If the native pixels on a screen are too big, then the text quality suffers. You can have the same size text and the same size UI elements, formed by many many more pixels and the quality will be significantly better. Why have a letter formed by 50 pixels when the same shaped letter at the same size can be formed by 200 or even 400 pixels? That's what Retina offers you.

This will be even more of an issue going forward. In 10.14 Mojave, Apple has turned off sub-pixel anti-aliasing throughout the OS, which makes text quality suffer on non-Retina screens. Luckily, on Mojave you can turn it back on with a terminal command. However, there is no guarantee you will be able to turn it back on with 10.15 or 10.16. Fortunately, with Retina screens, it doesn't matter, since you don't need sub-pixel rendering.
 
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theluggage

macrumors 601
Jul 29, 2011
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I'm typing this right now on my 2015 13" MacBook Pro (retina display, of course). Even with the retina display, I may find myself squinting at text displayed at certain sizes (say, 10pt).
I know what you are talking about. However, you don't seem to understand what I'm talking about.
There seems to be a lot of misunderstanding about the whole Retina/HiDPI/Scaled thing and Apple using "looks like 1920x1080" to describe something that doesn't look like 1920x1080. A simplified, but IMHO non-misleading version (with some of the ifs and buts relocated to footnotes) is:

In MacOS you can't[1] actually change the resolution of a 4k/5k/Retina display the way you could with standard def. The display always runs at native resolution[2].

The "looks like" resolution quoted in the displays control panel isn't the resolution[3]. "Looks like 1920x1080" just means that the fixed-size UI elements (menus, icons, dialogs etc.) are the same physical size as they would be on a 1080p screen. The actual "resolution" of the display is much better than the "looks-like" value [4] and any application that lets you set the font size/zoom can take advantage of that.

The optimum mode for any display is always "looks like" half the actual screen resolution - i.e. "looks like 2560x1440" for a 5120x2880 (5k) display. Jumping through a hoop and selecting 1:1 mode just makes the UI too small. Other modes give a slightly softer 'edge' to things and also place more demands on the GPU and VRAM, but they're very usable.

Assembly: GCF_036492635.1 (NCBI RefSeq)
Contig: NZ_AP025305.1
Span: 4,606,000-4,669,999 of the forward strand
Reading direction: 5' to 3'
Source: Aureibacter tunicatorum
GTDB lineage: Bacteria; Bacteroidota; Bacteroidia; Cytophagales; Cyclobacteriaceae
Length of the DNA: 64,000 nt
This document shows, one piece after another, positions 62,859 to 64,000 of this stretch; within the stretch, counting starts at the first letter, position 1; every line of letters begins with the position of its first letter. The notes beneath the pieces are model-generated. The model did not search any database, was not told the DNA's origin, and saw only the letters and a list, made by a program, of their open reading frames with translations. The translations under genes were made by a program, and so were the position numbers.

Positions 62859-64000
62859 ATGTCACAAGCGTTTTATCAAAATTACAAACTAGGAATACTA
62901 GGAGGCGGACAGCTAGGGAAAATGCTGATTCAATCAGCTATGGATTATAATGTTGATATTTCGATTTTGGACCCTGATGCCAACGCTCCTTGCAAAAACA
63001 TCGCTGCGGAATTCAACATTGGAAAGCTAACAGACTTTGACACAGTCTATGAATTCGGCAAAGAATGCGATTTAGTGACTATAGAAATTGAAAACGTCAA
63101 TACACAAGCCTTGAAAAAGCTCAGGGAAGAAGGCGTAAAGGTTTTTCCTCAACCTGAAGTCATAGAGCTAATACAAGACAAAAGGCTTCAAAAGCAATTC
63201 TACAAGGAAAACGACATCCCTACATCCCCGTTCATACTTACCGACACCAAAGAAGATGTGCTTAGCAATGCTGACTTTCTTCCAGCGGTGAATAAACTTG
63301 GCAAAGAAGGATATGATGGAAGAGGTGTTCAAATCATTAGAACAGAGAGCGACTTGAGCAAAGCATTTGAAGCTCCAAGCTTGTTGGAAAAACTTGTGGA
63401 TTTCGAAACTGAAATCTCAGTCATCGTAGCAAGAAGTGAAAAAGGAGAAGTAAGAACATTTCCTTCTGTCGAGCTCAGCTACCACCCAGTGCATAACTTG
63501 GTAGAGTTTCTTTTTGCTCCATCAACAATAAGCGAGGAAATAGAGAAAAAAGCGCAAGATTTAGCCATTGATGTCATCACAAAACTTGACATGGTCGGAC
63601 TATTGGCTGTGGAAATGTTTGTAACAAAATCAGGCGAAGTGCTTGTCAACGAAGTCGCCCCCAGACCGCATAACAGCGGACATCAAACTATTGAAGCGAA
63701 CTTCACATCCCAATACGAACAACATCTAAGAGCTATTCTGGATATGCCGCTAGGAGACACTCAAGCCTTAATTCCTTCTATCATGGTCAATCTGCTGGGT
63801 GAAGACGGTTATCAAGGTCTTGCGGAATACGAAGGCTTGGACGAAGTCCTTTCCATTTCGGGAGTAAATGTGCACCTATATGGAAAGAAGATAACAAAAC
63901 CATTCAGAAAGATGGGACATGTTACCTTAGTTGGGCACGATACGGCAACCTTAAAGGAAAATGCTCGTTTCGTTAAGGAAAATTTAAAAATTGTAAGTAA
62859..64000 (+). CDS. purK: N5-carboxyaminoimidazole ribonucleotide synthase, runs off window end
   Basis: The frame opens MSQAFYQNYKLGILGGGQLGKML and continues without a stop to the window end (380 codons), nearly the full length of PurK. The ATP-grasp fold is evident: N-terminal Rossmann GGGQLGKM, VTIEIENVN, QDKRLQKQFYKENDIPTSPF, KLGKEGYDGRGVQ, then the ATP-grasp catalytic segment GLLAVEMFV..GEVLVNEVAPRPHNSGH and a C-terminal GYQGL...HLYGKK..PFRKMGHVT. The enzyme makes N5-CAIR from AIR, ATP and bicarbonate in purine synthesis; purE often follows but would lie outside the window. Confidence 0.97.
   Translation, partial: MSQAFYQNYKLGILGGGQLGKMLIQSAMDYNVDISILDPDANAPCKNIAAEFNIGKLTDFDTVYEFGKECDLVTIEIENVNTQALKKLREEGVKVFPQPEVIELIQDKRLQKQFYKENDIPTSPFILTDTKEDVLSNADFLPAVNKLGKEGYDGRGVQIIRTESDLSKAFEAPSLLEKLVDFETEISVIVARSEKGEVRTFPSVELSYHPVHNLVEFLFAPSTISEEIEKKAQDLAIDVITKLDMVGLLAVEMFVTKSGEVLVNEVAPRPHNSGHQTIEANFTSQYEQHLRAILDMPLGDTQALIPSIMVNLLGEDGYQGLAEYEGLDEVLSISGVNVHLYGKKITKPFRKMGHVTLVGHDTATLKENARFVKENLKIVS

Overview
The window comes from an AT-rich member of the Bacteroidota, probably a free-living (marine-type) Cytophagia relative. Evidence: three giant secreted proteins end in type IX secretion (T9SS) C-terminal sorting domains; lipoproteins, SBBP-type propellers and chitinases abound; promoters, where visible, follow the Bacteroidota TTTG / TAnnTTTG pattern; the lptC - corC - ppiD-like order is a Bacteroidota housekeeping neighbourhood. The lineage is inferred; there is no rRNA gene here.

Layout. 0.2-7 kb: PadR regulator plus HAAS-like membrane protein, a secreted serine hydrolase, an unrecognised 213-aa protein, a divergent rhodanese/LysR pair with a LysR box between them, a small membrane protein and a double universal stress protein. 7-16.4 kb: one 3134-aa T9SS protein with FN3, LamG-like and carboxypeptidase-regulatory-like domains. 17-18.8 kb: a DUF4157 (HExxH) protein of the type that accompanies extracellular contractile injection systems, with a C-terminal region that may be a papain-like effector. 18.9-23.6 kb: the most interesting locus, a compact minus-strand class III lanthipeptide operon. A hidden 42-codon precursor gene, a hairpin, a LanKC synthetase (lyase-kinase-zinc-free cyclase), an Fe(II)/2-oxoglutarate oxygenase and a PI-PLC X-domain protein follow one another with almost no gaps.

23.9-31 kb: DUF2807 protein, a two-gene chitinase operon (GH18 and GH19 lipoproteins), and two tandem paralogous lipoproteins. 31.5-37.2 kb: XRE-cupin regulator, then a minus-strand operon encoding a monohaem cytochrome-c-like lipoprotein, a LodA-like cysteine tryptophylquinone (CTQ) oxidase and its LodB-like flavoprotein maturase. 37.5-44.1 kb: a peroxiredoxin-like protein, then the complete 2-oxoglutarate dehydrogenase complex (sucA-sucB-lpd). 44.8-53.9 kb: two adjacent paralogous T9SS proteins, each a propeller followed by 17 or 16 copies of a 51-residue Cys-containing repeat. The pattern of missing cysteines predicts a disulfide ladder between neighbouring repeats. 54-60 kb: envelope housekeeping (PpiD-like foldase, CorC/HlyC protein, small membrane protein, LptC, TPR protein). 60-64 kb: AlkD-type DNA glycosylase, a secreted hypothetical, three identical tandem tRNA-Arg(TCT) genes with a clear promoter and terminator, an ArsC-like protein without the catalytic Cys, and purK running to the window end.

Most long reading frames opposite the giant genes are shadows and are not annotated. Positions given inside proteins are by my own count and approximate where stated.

"HIDPI" mode means that the UI elements are rendered with twice as many pixels to make them a more usable size on a "retina" screen. Mostly, any mode without this is near-unusable with mortal eyesight on a 4k display smaller than about 30" and with Apple Retina displays all of the non-hoop-jumpy-through[5] modes are HiDPI[6][7].

Bottom line: on a retina display you can choose a "scaled" screen mode that makes UI elements the same physical size as they would be on a lower resolution display, but at a level of detail approaching 'native'. You get several choices of text size. You just can't do that on a standard-def display.

get a 2018 Mac Mini i3 with 8gb of RAM and a 128gb SSD.
I wouldn't pair that model with a 4k display because the scaled modes do need a half-decent GPU and adequate VRAM. The Mini has a fairly mediocre GPU that has to 'steal' its VRAM from the system RAM. From other comments here, just upping the RAM to 16GB might be enough, though.

The sharpness vs. size thing is complicated as well - I've got an ancient pre-retina version of Photoshop Elements that does look fuzzy in retina mode and while it ought to be perfectly readable, if my eyes are tired it drives them crazy trying to focus on it.

[1]... without ticking a box to 'show low resolution' modes or installing a third-party utility
[2]... i.e. the image sent from the computer to the display is always at the native resolution of the display. With standard def, the computer would happily send, say, a 1024x768 signal to a 1920x1080 and let the display sort it out (usually badly).
[3]... and the values you see in "system report" may or may not be, depending on how the display is connected.
[4]... e.g. "looks like "2560x1440" on a 4k display is actually 5120x2880 downsampled to 3840x2160 and contains substantially more detail than you would get on an actual 2560x1440 screen, even if its not quite 'full 4k'. On a 5k display, that's just 5120x2880 with twice as many pixels in the system fonts, menus, icons etc.
[5] At some time in my life I must have watched way to much Buffy...
[6] Windows has a user-settable DPI which lets you tailor the UI size exactly to the screen and your preferences, and would be technically much better if only all applications supported it properly. MacOS just has two settings - low and hi - and uses the render-huge-and-downsample mode instead.
[7] Its 2019 and the vast majority of Apps either have HiDPI versions of their icons with more detail or render stuff using resolution-independent vector graphics (which also happens with fonts). Some ancient apps not updated since 2012 don't so the system just doubles-up the pixels.
 

Fishrrman

macrumors P6